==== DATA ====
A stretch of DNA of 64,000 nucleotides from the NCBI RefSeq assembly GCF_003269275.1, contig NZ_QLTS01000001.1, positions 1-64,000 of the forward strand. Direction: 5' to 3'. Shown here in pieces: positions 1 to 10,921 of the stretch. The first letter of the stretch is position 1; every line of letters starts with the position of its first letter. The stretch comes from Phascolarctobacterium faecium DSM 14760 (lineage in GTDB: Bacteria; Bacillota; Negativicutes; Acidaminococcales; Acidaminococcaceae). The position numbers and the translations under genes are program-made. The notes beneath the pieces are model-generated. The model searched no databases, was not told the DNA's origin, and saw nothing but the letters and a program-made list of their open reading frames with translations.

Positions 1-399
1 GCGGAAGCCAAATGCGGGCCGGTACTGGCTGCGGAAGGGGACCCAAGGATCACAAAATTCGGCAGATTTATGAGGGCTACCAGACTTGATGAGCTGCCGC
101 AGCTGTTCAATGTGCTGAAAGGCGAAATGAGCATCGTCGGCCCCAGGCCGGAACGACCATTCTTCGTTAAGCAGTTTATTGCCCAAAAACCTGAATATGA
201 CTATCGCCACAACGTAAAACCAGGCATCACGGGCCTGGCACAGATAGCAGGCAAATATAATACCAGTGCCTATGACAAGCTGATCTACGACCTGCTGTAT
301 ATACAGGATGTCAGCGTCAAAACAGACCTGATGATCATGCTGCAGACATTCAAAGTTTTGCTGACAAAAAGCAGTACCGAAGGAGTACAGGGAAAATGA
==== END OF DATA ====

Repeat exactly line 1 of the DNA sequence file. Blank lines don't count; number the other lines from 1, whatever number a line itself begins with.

A stretch of DNA of 64,000 nucleotides from the NCBI RefSeq assembly GCF_003269275.1, contig NZ_QLTS01000001.1, positions 1-64,000 of the forward strand. Direction: 5' to 3'. Shown here in pieces: positions 1 to 10,921 of the stretch. The first letter of the stretch is position 1; every line of letters starts with the position of its first letter. The stretch comes from Phascolarctobacterium faecium DSM 14760 (lineage in GTDB: Bacteria; Bacillota; Negativicutes; Acidaminococcales; Acidaminococcaceae). The position numbers and the translations under genes are program-made. The notes beneath the pieces are model-generated. The model searched no databases, was not told the DNA's origin, and saw nothing but the letters and a program-made list of their open reading frames with translations.